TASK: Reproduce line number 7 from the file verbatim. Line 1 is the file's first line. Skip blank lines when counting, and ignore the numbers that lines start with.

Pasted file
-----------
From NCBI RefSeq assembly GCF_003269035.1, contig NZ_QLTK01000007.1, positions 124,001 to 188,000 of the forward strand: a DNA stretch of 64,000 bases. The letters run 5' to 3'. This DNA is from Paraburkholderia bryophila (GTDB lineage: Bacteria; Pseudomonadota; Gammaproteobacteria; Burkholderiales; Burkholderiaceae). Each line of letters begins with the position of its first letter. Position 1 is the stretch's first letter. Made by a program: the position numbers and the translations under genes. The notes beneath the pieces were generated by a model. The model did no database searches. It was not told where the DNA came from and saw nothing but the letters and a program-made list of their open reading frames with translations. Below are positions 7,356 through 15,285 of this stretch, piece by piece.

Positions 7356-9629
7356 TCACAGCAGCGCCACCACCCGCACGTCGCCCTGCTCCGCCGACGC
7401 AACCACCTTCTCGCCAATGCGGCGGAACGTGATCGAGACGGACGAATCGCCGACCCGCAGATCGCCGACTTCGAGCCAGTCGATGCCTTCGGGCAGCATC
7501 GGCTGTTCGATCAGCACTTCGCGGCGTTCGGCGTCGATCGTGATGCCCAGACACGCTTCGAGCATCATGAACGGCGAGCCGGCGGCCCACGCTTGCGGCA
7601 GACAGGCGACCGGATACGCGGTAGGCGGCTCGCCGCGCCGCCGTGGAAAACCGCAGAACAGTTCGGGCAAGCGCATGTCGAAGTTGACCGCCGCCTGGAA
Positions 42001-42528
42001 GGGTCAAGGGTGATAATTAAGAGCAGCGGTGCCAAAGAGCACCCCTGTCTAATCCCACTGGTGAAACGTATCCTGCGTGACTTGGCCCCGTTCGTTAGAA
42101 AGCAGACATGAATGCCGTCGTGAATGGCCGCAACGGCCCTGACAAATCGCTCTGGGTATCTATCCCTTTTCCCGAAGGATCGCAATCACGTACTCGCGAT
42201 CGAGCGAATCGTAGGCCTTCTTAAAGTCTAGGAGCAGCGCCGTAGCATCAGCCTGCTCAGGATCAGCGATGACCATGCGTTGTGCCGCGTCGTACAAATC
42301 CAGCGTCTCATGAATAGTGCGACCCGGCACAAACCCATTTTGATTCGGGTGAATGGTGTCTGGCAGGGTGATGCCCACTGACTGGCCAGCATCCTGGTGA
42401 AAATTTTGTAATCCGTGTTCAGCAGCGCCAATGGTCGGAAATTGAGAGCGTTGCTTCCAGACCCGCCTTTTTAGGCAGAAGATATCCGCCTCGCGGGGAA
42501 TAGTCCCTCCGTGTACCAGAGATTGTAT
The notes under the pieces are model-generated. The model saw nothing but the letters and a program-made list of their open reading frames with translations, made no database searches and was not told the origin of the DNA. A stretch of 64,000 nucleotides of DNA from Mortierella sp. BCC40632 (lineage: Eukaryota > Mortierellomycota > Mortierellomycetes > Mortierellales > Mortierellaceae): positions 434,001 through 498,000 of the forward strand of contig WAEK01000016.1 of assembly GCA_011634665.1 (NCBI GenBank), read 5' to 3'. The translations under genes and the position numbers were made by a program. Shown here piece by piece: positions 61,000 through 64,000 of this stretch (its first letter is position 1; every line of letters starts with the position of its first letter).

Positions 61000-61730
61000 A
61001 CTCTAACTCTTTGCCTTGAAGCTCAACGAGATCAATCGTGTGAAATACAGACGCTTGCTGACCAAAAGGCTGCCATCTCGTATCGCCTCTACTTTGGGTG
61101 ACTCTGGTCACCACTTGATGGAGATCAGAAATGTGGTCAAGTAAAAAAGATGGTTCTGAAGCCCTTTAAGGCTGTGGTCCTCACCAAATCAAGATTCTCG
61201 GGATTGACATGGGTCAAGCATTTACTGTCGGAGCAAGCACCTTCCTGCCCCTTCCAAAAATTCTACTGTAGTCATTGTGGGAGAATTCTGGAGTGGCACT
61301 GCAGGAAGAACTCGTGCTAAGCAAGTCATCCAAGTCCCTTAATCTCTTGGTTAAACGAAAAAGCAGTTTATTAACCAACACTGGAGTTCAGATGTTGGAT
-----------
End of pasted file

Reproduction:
Positions 42001-42528